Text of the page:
What’s in a name? Peach fruit fly find impacts much more than peaches.
November 17, 2010
“What’s in a name, That which we call a rose
By any other name would smell as sweet?”
–Juliet, Romeo and Juliet (II, ii, 1-2)
In Shakespeare’s Romeo and Juliet, Juliet tries to convey the idea that a name does not necessarily provide an accurate meaning. With the discovery of a peach fruit fly in Miami-Dade County earlier this month, some Floridians might be wondering what could be causing the concern over the fly. Florida might not be as well known for peach production as its neighbor to the north, Georgia, but the peach fruit fly poses a serious risk to Florida’s environment and agriculture industry. Don’t let the name fool you. The peach fruit fly has an appetite for more than just peaches.
A peach fruit fly, Bactrocera zonata, was found in a trap in a guava tree in Miami-Dade County by a U.S. Department of Agriculture inspector during routine surveillance activities earlier this month, marking the first Florida find for this particular species of fruit fly. The peach fruit fly is considered one of world’s most serious fruit fly pests due to its potential economic harm. It attacks many different fruits, vegetables and nuts, including mango, guava, citrus, eggplant, tomato, apple, peach, melon, loquat, almond and fig. The fruit flies lay their eggs in the fruits and vegetables, and in a few days, the eggs hatch and maggots render the fruits or vegetables inedible.
The Florida Department of Agriculture and Consumer Services, along with its federal counterpart, has launched an intensified trapping program in an 79-square-mile area surrounding the fruit fly find. If more flies are found, trapping will continue, and an insecticide may be applied to telephone poles along with a substance that attracts the flies. The public will be notified 24 hours prior to the application of any insecticides or other treatment activities, and if necessary, additional outreach activities will be conducted to provide all relevant information.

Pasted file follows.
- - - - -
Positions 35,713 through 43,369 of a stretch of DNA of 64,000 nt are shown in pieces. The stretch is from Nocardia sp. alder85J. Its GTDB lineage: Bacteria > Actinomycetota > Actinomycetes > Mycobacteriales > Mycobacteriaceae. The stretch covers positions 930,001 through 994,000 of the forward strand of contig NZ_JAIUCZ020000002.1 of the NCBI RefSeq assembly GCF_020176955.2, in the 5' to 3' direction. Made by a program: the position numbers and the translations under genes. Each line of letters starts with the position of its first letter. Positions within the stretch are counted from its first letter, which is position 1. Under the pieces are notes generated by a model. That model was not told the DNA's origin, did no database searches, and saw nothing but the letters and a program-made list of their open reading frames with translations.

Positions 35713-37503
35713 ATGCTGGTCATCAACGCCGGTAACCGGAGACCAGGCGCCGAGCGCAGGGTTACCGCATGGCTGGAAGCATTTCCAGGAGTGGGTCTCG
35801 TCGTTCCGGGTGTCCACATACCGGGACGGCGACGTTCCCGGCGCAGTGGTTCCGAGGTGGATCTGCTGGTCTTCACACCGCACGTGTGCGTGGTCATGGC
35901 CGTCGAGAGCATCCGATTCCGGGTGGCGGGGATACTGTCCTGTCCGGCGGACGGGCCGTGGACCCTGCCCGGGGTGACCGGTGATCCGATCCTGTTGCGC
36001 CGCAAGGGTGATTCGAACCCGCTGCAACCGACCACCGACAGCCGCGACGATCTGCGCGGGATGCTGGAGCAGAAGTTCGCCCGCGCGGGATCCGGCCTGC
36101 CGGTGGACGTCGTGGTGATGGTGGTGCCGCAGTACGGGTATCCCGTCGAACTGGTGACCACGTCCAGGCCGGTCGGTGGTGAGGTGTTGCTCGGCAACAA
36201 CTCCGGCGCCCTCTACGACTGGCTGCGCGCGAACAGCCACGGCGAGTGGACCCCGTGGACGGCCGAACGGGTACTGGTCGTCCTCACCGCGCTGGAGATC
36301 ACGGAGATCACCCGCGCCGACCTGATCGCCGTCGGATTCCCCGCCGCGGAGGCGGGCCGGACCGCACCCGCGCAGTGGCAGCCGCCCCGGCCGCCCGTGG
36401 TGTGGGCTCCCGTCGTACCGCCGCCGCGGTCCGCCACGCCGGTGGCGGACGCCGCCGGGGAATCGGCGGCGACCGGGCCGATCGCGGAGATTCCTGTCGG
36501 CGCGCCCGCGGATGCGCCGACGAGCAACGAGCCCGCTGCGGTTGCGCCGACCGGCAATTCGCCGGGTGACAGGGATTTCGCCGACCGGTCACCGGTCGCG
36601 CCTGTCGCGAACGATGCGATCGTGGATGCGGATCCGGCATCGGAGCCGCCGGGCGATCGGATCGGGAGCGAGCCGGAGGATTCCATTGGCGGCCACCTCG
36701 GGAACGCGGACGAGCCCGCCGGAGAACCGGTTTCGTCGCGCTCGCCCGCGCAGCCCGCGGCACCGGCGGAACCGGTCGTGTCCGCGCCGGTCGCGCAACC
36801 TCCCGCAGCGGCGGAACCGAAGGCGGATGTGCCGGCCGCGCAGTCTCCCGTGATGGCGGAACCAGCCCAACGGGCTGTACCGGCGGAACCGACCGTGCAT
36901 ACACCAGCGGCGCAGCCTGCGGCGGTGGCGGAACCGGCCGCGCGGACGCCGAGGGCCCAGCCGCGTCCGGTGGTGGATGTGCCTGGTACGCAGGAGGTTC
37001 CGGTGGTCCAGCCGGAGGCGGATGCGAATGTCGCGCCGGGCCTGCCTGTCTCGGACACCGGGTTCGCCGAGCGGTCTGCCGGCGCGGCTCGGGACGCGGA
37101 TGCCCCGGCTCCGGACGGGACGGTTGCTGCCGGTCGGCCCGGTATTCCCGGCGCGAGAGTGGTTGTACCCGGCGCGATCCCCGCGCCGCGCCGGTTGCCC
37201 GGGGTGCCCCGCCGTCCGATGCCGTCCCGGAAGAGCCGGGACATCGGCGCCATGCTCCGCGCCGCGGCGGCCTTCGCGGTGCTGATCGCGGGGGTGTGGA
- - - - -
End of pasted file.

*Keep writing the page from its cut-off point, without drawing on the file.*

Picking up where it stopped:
Agricultural officials are attempting to determine the source of the fruit that carried this fly into Florida. If you have any information on the possible origin of this fly, please report it to the USDA’s anti-smuggling hotline at 1-800-877-3835.
The peach fruit fly marks the third exotic fruit fly find in Florida this year. In June, Mediterranean fruit flies were trapped in Palm Beach County, and a full-scale, three-month eradication program was conducted—one of the shortest in U.S. history. In August, two Oriental fruit flies were found in a trap in Pinellas County, where trapping continues and no additional flies have been found. This year alone, about $7 million has been spent on the Palm Beach and Pinellas county programs. However, $7 million is a much lower figure than would be associated with the potential economic harm caused by untreated fruit fly infestations.
“What these multiple incursions of exotic fruit flies into Florida are telling us is that even with our successful statewide fruit fly detection and monitoring efforts and preventative sterile fly release program, harmful pests and diseases are still being brought into the state by the traveling public,” said Florida Agriculture and Consumer Services Commissioner Charles Bronson. “We must continue to raise public awareness about the risks associated with moved agricultural products without proper certification. We’re asking the public to refrain from bringing any plant material in from another country to reduce the incidence of invasive pests.”
State and federal agencies will work with local governments to keep the public involved and to provide updated information. More information can be found on the department’s website, including maps of the detection area and detailed information on the peach fruit fly.
How can you help keep the story of Florida agriculture from becoming a tragedy like Romeo and Juliet? When you travel, don’t pack a pest!
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